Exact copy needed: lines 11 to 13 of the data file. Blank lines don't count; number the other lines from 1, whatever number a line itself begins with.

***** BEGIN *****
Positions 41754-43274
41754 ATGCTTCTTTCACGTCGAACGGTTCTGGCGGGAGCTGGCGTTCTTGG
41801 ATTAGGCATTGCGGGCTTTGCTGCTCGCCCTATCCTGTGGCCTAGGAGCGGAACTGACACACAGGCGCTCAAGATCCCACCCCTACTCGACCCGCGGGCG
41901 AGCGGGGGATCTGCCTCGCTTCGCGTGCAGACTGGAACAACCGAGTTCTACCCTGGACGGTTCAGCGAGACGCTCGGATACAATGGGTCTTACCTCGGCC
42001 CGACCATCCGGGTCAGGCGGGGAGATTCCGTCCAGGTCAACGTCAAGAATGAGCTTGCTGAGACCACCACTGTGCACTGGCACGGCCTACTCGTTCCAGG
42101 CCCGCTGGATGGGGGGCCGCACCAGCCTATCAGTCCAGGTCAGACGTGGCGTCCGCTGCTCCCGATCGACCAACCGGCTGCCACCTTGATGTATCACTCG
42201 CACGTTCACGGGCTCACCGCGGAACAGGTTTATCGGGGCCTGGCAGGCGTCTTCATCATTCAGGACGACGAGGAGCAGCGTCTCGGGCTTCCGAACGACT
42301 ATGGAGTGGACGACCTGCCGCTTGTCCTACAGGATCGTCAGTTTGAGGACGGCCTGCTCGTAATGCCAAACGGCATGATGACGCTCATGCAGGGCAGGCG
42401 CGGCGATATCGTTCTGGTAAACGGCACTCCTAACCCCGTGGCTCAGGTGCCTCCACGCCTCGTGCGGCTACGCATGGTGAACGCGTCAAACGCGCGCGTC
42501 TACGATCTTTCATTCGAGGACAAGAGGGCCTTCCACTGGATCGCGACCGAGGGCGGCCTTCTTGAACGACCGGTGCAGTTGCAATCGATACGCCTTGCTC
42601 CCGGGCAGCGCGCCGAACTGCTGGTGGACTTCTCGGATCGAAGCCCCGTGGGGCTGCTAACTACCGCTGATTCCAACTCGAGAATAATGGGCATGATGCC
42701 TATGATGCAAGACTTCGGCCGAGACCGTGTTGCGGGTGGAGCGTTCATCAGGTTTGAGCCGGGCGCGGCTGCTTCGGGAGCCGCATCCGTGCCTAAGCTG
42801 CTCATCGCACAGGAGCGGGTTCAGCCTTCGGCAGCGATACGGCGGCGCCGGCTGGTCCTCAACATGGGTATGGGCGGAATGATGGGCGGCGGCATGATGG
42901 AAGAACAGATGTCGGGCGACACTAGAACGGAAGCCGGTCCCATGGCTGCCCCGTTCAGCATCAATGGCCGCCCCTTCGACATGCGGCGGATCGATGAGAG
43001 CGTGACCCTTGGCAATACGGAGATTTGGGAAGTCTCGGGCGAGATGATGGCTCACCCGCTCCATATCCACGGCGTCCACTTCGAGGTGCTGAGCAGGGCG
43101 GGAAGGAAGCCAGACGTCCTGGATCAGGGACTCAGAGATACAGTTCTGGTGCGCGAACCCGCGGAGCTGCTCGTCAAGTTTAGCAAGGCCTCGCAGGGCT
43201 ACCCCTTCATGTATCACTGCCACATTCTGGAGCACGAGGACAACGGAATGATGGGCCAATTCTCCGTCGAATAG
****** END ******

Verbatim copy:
42601 CCGGGCAGCGCGCCGAACTGCTGGTGGACTTCTCGGATCGAAGCCCCGTGGGGCTGCTAACTACCGCTGATTCCAACTCGAGAATAATGGGCATGATGCC
42701 TATGATGCAAGACTTCGGCCGAGACCGTGTTGCGGGTGGAGCGTTCATCAGGTTTGAGCCGGGCGCGGCTGCTTCGGGAGCCGCATCCGTGCCTAAGCTG
42801 CTCATCGCACAGGAGCGGGTTCAGCCTTCGGCAGCGATACGGCGGCGCCGGCTGGTCCTCAACATGGGTATGGGCGGAATGATGGGCGGCGGCATGATGG